Baw and Heru concentrated on sanding the 6 pieces that were gelcoated yesterday.  These are the first pieces to get their final gelcoat, so we're interested to see how it looks around the nonskid.  They cleaned up the gelcoat overspray from the edges of nonskid, and then began the polishing exercise to smooth the gelcoat around the nonskid.  By the end of the day they'd finished everything up through 400 grit.  Tomorrow they'll fill any small holes and then continue with ever finer grits.

Laying out templates on the back of a sheet of nonskid
Laying out templates on the back of a sheet of nonskid

Jon worked on laying out more nonskid templates on the leftover bits of nonskid scrap, trying to be as efficient as possible so we don't end up not having enough nonskid left.  He finished both swim platforms (4 pieces on each side because of the ladders) as well as 2 of the 8 louver pieces and one of the 2 new pieces that go at the base of the vertical davit supports.  So he's now laid out 11 of the 18 pieces.  He's planning to lay them all out before he starts cutting them out (although he did go buy some cutting disks today).

Houa spent the day in the cockpit playing with his teak pieces.  Just before the heavens opened at 5pm he called Jon up for photos.  He had a teak frame around the center hatch, something we've not had before.  He's planning to put frames around all 8 of the large teak area.  Should look very nice!  With that first one calculated and created, things should move faster now.

Moving the solar panels from the targa-bar aft to the davits
Moving the solar panels from the targa-bar aft to the davits

Sue played with 400 grit sand paper on the boom, brightening it up, but left at mid‑day to get some accounting stuff done at the room.

The heavens opened at 5pm, just as Jon was getting ready to leave.  Torrential, with wind and lightning and all the normal carryings on of a good squall.  <sigh>  By 5:30 it was down to a sprinkle so Jon quickly scootered the 2km back to the apartment.  Arrived drenched...

Wednesday, July 3:
Middle of the week and it feels like we're still ramping up.  Baw was still in the hospital with back problems, but everyone else was on board.  The weather forecast said it would rain all day, but in fact it was a lovely day with only a short shower around 4pm.

Pla sanding the cockpit while Lek & Heru sand the targa-bar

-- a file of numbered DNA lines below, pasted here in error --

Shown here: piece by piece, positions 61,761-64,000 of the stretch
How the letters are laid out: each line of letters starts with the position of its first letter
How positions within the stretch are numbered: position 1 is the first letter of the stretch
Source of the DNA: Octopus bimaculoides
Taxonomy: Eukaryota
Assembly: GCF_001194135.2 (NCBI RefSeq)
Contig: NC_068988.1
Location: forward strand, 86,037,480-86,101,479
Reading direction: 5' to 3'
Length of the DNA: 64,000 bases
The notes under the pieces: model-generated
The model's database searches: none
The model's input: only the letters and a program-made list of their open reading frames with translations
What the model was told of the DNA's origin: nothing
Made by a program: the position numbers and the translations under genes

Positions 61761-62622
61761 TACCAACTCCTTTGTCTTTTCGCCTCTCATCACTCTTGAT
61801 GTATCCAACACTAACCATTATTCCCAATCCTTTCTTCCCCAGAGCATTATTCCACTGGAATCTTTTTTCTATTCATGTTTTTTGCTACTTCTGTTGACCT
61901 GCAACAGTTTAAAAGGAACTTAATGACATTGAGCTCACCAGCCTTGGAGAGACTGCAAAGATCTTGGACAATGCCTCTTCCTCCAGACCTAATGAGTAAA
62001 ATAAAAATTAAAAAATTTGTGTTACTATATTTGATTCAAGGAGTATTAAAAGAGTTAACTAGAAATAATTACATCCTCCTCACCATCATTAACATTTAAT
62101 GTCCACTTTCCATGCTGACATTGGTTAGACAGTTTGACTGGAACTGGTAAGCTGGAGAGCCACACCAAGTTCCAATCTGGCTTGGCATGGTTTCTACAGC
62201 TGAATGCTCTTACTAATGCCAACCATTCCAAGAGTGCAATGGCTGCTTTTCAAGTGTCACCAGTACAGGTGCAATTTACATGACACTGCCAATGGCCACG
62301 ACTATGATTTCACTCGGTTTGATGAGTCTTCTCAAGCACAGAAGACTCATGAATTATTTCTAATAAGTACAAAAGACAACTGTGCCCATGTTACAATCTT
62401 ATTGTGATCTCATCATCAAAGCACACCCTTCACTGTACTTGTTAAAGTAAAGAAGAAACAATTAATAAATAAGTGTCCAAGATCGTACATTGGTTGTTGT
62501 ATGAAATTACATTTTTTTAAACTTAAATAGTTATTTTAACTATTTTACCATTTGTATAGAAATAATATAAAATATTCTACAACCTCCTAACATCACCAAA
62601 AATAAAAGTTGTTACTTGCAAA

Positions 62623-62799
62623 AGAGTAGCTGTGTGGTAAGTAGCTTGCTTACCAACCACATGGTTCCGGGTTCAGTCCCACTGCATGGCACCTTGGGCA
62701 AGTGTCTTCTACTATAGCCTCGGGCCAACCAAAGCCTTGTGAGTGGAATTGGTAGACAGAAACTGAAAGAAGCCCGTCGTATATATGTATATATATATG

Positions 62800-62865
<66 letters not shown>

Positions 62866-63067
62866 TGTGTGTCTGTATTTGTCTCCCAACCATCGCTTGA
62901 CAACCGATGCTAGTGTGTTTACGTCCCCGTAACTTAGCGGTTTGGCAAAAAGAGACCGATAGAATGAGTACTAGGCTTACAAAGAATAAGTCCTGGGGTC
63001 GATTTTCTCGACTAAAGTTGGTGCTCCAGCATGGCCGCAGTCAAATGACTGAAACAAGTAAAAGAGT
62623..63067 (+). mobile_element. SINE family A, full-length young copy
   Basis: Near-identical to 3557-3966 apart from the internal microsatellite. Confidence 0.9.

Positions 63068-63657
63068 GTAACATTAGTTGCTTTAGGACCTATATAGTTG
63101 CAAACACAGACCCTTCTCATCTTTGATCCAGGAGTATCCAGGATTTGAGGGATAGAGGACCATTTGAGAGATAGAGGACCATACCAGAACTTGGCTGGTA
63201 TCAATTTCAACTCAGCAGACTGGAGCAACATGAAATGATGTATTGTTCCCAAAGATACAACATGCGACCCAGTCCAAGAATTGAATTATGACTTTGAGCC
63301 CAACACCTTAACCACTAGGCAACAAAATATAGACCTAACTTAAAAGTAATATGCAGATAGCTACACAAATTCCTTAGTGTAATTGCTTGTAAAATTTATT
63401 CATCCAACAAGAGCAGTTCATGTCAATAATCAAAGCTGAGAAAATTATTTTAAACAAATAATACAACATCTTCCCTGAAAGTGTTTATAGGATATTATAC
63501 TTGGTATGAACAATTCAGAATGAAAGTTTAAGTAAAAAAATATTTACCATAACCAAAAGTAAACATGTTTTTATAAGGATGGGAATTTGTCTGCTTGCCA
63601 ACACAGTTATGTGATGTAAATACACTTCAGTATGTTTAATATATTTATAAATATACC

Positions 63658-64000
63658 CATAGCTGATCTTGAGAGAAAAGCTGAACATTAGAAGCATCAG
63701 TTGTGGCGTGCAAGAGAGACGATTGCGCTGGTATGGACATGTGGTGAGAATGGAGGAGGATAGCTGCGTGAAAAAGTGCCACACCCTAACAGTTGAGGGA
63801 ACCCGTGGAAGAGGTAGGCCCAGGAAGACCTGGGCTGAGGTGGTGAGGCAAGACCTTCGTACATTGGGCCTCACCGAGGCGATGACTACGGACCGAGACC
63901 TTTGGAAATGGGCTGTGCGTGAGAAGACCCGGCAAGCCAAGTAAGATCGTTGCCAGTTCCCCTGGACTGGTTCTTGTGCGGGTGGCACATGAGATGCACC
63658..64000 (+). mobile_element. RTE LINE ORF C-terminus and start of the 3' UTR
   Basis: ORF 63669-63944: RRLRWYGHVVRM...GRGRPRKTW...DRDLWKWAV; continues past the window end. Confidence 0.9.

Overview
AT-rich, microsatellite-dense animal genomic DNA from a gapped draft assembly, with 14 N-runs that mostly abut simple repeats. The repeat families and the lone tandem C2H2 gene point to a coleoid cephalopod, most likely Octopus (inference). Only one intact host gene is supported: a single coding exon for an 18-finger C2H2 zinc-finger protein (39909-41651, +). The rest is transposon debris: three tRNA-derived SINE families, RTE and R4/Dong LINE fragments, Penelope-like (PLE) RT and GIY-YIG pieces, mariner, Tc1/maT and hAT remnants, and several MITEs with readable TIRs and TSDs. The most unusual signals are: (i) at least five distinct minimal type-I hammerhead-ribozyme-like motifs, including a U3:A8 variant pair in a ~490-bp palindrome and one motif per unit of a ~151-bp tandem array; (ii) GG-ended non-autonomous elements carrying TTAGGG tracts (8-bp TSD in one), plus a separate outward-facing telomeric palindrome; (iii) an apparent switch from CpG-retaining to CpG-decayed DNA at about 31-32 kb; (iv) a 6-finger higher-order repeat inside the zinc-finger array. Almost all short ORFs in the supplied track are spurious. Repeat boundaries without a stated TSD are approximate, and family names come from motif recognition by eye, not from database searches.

Pla sanding the cockpit while Lek & Heru sand the targa-bar

Without Baw there to direct his team, it fell to Jon and Sue to give the guys direction.  So we turned our thoughts upwards, to the Targa‑Bar.  Jon and Heru wrapped the newly powder‑coated davit support poles and then slid the solar panels aft, off of the targa bar and onto the davit supports.  Always a bit nerve‑wracking to see those expensive panels moving around but it went off without a hitch.  Then the guys handed up 2 big empty 55 gallon (200 liter) drums (yuck, the rust!) and Jon hefted a couple big planks up to the men for scaffolding.  Houa was amenable to them working there, as long as no water dripped onto his teak area, so they built a clever "dam wall" of plastic, and their wet sanding dripped down onto the ground behind Ocelot.  Lek and Heru appointed themselves as the targa‑bar sanders.  They worked with 240 grit on the untouched gelcoat, and by day's end were almost finished with 400 grit, at least on the top, underneath and aft wall.

Pla, meanwhile did some gelcoat repairs with a little stick to the new interior hatch trim piecess, but he didn't get to the hatches that were sanded yesterday.  Instead he started sanding a small vertical wall on the port side of the cockpit, getting it sanded up to 1200 grit.

Houa creating the teak borders for the big cockpit hatches
Houa creating the teak borders for the big cockpit hatches

Houa removed the 3 big hatches from the cockpit and worked on them all day in his workshop.  He and Jon had a discussion about how to join the mitered corners of the teak frames around each hatch - whether to glue them with epoxy, or to have a Sika‑filled mitered joint.  "Up to you," said Mr. Houa, but we couldn't get an answer from him as to which would last longer.  He seemed to think that we might have separation problems in a few years if we just epoxied the teak corners together, but the old teak floors were epoxy‑mitered and lasted 17 years.  We prefer the look of not having black Sika marking the mitered joint, but we're more interested in longevity.